AUGUSTA — House members voted Friday to support the legalization of sports betting in Maine and to grant exclusive rights to conduct mobile gambling to the state’s Indigenous tribes.

Maine’s two casino operators and harness racing tracks would be allowed to conduct in-person sports betting under the bill, but wouldn’t have access to the more lucrative online market.

The measure is part of a compromise bill introduced by Gov. Janet Mills to expand the rights of Maine tribes. While Mills worked with tribal leaders to set up the sports betting proposal and other parts of the bill, she does not support a broader tribal sovereignty bill that cleared the House mostly along party lines Thursday and was approved by the Senate on Friday. In addition to the mobile betting rights, the compromise would change the way the tribes are taxed and encourage more collaboration between the tribes and the state.

It still faces a vote in the Maine Senate next week.

Tribal leaders support the mobile sports betting bill, but don’t see it as a substitute for the broader sovereignty bill that would rewrite the 1980 settlement limiting the rights of the state’s Indigenous communities. The sovereignty bill has the support of most lawmakers but did not receive enough House support to overcome a possible gubernatorial veto.

House Majority Leader Michelle Dunphy, D-Old Town, which includes the Penobscot Nation, said the bill that includes access to sports betting is “not a cure-all,” but is “an important step” toward reconciling past mistreatment of Maine tribes.

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“It will perhaps have an immediate impact on their prosperity,” Dunphy said. “It will also, however, be another important step in a long journey over 500 years in the making – the journey of our communities transforming themselves from conquerors and occupiers among a proud people to becoming neighbors.”

The governor’s proposal would make other limited changes, such as removing state sales taxes from certain goods and services produced and consumed on tribal territories or giving the revenues from those taxes to the tribes, and lifting state taxes on incomes earned by tribal members on their reservations.

Rep. Jennifer Poirier, R-Skowhegan, said she supports more collaboration between the state and tribes, and the tax provisions. But she’s opposed to granting tribes exclusive rights to mobile sports betting, which she said is surpassing revenue generated from casinos in other states. It’s estimated that 85 percent of mobile sports bets are placed online, rather than in person.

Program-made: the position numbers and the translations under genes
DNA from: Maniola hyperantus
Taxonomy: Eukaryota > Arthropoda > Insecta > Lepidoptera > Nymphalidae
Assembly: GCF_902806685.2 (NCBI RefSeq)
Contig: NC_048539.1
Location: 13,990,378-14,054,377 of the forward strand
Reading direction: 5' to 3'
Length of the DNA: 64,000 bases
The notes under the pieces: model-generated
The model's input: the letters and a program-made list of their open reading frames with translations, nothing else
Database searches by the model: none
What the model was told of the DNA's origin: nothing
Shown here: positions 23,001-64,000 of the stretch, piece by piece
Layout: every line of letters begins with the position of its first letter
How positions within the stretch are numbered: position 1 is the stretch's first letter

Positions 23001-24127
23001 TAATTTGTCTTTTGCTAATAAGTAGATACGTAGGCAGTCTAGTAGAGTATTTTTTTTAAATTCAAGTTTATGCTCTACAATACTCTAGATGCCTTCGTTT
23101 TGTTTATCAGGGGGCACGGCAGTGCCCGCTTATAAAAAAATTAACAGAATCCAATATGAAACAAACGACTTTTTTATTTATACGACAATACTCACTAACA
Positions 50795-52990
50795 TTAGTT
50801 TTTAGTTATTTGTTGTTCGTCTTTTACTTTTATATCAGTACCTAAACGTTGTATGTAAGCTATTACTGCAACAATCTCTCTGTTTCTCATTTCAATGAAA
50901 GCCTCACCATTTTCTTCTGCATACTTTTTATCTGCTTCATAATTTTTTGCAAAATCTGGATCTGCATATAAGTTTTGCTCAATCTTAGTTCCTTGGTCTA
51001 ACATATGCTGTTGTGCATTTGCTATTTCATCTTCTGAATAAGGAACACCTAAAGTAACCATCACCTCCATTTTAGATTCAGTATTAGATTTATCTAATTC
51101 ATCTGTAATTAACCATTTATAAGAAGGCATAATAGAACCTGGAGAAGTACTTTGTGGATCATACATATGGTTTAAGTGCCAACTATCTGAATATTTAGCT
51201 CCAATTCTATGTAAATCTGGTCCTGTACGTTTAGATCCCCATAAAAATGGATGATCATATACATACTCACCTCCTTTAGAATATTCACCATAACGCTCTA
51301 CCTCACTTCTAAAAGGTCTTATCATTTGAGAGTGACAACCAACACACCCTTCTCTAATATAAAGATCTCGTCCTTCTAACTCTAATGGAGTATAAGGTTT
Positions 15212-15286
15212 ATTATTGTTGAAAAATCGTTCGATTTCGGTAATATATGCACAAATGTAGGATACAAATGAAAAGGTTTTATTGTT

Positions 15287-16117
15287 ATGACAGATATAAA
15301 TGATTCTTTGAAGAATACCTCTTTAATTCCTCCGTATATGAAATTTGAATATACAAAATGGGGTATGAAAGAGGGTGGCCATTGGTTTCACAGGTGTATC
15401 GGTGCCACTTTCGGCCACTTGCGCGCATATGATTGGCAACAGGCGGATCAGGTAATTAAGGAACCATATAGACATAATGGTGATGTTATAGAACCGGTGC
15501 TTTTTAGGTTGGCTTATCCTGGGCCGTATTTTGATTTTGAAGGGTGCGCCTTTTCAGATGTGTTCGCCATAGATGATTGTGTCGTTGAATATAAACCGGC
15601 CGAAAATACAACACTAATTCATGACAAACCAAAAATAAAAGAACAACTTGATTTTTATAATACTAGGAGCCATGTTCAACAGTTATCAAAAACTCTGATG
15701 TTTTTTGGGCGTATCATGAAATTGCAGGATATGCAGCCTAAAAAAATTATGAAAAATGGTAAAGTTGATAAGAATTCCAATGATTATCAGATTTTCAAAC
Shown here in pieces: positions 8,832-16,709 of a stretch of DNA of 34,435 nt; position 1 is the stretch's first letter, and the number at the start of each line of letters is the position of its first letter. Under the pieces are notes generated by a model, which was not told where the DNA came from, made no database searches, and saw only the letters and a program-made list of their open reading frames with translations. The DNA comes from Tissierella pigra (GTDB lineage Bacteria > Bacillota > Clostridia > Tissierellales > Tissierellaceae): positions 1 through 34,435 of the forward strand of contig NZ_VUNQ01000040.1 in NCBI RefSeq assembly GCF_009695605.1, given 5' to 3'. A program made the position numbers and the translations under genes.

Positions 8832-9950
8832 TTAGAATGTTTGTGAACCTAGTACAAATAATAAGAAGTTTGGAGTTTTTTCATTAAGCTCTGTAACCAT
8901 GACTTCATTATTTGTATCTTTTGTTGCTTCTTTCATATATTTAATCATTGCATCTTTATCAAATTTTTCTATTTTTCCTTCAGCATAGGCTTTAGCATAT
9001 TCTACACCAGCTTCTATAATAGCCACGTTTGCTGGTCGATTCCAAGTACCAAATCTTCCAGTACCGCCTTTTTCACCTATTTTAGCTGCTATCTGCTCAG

Poirier said the bill gives tribes “exclusive, special monopolized rights. … For that I have to oppose the motion and I ask you to do the same,” she said.

The Judiciary Committee was divided on the proposal, with six members, all Democrats and one independent, voting in support. The committee produced four minority reports, including three suggested amendments and one opposed.

Rep. Christopher Babbidge, D-Kennebunk, said he doesn’t support expanding gambling in Maine, but understands it’s inevitable. He said he would only support the bill if the state received more than 6 percent of the revenue from sports betting, noting that other New England states receive as much as 51 percent of the profits.

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The bill is opposed by the operators of two casinos, who want a share of the mobile sports betting.

The House vote was 81-53, with seven Republicans in support and five Democrats opposed.

A group of lawmakers said Thursday that they plan to propose an amendment to the bill that would allow casinos to offer mobile sports betting along with the tribes. The proposal is likely to come up during the Senate debate next week.

Sen. Joseph Baldacci, D-Bangor, said Thursday the amendment would replace the bill with one that has already been approved by the Legislature. Baldacci said his amendment would ensure that tribes would receive 6 percent of the total adjusted gross online wagering receipts, which he estimated to be between $2 million and $3 million a year.

Chief Francis, however, said tribal leaders do not support that change, because it would put them at a significant disadvantage.

“The amendment, while it’s being cloaked in fairness, is really detrimental to the tribal interest in that bill,” he said. “This is a tribal bill for a meaningful opportunity in Maine’s gaming industry and we believe the inclusion of casinos with online platforms is going to crush any opportunities for the tribes going forward.”

The bill now goes to the Senate, which voted Thursday to approve a separate bill to give the Passamaquoddy Tribe more control over its water supply. The governor has expressed concerns about that bill as well. But her office has not responded to requests for comment about whether she would veto that bill, which is poised to overcome any veto.

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